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Shwetabh Shekhar
Shwetabh Shekhar

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Event Loop and Single Thread Mechanism in JavaScript.

"JavaScript is a single-threaded, non-blocking, asynchronous, concurrent language."

Any Javascript book/tutorial has this line etched in their introduction. On top of that this compact line is perplexing. How exactly is Javascript single-threaded? If so, how does it handle multiple API calls? Isn't Javascript synchronous? Then, how does it perform asynchronous execution? How is Javascript concurrent?

Here is my attempt to answer all these questions and explain how exactly the single thread mechanism works. Let's first try to understand the technical jargon thrown at us in the introductory line.

Single Thread

If a language is single-threaded it signifies, it has only one execution context or thread. What it essentially means is at most one of the blocking functions can execute at a time.


In a non-blocking language, the execution never stops or blocked.

Asynchronous and Synchronous Execution

When you execute something synchronously, you wait for it to finish before moving on to another task. Javascript is actually synchronous but it can be manipulated to behave in an asynchronous way.

Concurrent Execution

Concurrency basically signifies the execution of a multitude of tasks over a period of time which JS is very well capable of.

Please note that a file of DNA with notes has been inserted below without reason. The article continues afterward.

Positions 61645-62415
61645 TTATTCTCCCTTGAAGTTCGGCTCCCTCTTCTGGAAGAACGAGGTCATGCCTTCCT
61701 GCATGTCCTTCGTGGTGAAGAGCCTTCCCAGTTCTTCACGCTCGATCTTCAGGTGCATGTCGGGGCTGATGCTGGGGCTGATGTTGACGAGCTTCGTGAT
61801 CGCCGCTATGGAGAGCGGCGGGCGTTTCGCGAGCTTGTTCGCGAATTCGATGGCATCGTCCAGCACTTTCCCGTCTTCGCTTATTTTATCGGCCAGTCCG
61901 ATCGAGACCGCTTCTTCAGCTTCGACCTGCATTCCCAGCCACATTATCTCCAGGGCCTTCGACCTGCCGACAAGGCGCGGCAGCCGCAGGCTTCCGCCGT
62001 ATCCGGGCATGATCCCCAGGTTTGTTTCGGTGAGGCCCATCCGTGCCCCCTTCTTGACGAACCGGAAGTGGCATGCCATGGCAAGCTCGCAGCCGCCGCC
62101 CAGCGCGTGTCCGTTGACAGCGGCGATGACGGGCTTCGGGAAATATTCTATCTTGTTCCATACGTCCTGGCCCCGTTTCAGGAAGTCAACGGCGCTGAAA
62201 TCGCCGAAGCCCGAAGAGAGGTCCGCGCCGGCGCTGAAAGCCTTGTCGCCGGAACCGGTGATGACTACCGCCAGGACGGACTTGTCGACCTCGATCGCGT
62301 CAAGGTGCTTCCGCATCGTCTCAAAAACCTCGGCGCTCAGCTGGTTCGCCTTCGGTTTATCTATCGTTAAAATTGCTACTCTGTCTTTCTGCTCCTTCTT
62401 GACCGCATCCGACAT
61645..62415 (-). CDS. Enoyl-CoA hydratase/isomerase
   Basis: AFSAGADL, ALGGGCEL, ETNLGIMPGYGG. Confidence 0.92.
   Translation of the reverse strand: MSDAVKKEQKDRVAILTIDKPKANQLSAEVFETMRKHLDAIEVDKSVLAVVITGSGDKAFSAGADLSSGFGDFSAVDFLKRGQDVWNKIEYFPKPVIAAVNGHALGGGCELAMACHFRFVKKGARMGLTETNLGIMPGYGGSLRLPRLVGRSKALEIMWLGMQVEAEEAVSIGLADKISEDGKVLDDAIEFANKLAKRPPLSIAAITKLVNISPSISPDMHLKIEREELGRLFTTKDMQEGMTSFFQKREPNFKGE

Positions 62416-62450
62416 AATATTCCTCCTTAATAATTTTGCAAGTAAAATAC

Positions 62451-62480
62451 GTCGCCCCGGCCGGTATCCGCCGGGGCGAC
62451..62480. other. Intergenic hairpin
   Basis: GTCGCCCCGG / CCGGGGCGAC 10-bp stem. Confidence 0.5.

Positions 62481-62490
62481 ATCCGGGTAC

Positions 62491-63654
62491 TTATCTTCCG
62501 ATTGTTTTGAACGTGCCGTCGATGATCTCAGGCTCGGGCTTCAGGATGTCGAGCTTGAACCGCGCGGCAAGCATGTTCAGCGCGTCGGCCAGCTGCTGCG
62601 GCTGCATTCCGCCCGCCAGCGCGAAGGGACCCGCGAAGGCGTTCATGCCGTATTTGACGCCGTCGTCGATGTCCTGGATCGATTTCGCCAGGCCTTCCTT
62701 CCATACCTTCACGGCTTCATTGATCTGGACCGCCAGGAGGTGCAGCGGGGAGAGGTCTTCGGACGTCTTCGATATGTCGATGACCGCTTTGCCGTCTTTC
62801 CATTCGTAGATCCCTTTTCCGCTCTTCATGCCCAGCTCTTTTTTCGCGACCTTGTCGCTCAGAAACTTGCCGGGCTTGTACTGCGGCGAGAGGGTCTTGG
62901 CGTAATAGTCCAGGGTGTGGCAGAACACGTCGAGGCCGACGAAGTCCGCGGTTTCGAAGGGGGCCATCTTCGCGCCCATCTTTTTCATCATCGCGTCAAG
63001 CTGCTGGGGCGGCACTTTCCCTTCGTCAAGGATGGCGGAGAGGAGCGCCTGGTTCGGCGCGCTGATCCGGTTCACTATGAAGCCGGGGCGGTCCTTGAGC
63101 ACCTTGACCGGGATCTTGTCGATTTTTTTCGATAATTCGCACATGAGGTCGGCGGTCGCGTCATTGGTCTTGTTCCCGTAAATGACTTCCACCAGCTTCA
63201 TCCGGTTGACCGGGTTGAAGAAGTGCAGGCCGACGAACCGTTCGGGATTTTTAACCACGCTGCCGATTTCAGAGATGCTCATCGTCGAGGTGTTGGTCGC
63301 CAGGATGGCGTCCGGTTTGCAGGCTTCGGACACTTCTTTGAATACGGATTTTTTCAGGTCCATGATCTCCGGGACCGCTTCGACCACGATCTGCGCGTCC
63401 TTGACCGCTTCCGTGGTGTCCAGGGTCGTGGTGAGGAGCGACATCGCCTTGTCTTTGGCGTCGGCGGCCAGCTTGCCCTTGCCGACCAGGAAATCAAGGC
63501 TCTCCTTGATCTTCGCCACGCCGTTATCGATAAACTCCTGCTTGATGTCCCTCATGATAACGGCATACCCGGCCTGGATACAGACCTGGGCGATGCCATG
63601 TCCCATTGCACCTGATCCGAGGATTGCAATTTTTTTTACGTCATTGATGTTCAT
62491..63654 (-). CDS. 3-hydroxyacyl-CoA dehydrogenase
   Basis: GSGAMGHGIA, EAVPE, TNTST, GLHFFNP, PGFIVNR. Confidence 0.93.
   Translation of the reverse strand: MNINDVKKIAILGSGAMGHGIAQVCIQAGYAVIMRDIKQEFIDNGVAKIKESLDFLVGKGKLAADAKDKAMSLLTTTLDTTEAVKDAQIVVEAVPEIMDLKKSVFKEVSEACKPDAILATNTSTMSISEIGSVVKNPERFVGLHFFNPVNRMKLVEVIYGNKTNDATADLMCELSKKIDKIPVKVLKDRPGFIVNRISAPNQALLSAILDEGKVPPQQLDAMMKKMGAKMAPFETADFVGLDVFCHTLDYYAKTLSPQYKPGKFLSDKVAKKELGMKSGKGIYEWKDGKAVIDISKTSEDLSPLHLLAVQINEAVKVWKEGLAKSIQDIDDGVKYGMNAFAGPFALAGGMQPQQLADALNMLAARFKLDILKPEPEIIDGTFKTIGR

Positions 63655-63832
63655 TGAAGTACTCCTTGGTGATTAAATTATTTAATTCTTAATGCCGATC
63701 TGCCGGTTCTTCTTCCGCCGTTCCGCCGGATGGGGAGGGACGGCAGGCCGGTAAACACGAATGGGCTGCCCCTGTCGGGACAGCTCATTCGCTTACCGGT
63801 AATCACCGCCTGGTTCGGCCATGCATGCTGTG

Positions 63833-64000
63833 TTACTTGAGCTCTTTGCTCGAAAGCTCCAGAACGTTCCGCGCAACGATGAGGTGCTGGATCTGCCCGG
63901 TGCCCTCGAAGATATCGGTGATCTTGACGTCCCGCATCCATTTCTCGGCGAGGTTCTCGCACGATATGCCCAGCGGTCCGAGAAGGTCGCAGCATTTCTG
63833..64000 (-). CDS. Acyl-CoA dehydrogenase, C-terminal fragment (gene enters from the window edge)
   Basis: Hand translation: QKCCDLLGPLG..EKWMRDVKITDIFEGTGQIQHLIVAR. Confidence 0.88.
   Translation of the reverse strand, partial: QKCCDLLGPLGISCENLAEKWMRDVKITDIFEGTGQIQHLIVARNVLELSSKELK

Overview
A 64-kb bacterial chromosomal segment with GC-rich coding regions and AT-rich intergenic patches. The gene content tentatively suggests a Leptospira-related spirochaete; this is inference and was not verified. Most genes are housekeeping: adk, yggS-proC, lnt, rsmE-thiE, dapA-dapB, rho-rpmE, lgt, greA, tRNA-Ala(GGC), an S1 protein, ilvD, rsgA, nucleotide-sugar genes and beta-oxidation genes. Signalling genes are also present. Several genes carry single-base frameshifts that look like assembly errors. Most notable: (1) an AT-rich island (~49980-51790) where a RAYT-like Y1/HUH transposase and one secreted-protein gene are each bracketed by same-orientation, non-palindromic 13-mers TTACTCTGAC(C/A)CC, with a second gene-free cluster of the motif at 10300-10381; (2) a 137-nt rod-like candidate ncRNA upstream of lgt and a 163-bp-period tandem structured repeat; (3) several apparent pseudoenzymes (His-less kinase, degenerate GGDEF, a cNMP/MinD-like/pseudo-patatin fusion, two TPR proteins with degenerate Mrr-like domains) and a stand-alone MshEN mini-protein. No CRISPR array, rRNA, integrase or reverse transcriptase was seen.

How does everything fit together?

Now that we have those technicalities out of our way let's try to understand how everything fits together. Consider the following code snippet:

setTimeout(()=> {
    console.log('Inside SetTimeout');
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Mull it over and try to figure out its execution flow. Since Javascript is single-threaded, does it wait 3 seconds at setTimeout() and then move to console.log()? We all know that is not the case. Then how does it work? It all is taken care of by the Javascript engine model depicted below:

Javascript Event Loop
Image credits:

  1. Memory Heap: This is where the memory allocation happens.
  2. Call Stack: This is where your stack frames are as your code executes. It records where we are in the program. Each entry into the stack is called a stack frame.
  3. Web API: They are not provided by the engine but the Browser (like the DOM, AJAX, setTimeout)
  4. Callback queue: Once the Web APIs have executed they are moved to the callback queue.
  5. Event Loop: When there is no stack frame it moves the result to the stack.

Code Execution Flow

The above model is what makes Javascript tick. Any blocking task is passed on to the Web APIs for execution. Once it completes it is moved to callback queue in the order their execution was finished. Once the Call Stack is empty the event loop moves the output to call stack. This is how Javascript remains always non-blocking as execution is just moved to Web APIs.

Here is the line by line execution flow for the above example:

  1. First-line console.log() goes into the call stack and then executes.
  2. Execution moves to the second line. It is executed asynchronously. SetTimeout is passed to the web APIs and then once the task is completed it is moved to the Callback Queue.
  3. While the above process is happening the third line executes.
  4. The call stack is now empty. The event loop moves th e setTimeout output from the callback queue to the stack.

The above model is what makes Javascript very powerful. It provides it with excellent concurrency and the ability to handle asynchronous calls.

PS: This video by Philip Roberts is by far the best resource out there to understand this in more detail.

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